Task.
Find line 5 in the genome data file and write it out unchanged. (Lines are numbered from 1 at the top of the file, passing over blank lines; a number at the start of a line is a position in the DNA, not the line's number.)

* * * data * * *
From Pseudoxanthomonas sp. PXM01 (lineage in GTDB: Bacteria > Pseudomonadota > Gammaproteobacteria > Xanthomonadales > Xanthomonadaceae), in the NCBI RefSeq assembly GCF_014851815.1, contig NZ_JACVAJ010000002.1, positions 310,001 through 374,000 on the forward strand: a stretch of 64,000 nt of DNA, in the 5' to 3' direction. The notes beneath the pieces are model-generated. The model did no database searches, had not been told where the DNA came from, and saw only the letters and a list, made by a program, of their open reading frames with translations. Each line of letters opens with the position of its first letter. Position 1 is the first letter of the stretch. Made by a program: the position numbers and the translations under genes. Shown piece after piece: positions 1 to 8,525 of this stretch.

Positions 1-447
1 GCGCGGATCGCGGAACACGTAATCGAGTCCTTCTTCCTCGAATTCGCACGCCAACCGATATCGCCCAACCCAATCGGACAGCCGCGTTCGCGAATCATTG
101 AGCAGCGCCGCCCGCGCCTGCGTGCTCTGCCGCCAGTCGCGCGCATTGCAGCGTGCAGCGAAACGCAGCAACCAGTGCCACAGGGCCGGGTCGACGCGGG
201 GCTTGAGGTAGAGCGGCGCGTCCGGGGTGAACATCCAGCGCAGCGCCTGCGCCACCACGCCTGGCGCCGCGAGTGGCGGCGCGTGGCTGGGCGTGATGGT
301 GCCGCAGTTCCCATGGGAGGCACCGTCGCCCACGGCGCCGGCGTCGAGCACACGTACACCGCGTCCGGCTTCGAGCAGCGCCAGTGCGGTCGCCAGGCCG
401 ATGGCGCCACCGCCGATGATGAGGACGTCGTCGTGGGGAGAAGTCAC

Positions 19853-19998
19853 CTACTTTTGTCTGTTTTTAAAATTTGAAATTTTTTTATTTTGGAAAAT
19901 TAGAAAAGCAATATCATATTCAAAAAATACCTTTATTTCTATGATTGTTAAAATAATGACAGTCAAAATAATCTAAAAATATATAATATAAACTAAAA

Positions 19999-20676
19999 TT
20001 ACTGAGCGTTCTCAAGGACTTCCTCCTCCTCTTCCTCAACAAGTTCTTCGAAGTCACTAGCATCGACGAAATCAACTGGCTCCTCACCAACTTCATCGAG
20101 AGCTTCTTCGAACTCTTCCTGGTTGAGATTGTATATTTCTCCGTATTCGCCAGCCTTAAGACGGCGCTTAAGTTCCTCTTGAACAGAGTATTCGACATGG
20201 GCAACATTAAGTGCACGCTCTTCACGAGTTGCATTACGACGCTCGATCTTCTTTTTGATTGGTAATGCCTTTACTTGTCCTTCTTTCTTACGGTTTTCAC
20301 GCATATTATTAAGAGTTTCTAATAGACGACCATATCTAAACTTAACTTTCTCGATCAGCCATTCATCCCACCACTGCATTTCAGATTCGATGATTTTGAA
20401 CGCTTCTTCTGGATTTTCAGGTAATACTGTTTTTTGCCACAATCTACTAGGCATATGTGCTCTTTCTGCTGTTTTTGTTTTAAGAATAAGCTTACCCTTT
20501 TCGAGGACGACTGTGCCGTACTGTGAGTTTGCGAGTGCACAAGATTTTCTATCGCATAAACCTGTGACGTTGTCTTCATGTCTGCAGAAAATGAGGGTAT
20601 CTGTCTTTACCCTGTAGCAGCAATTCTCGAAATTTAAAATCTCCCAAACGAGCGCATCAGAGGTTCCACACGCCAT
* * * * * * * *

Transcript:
201 GCTTGAGGTAGAGCGGCGCGTCCGGGGTGAACATCCAGCGCAGCGCCTGCGCCACCACGCCTGGCGCCGCGAGTGGCGGCGCGTGGCTGGGCGTGATGGT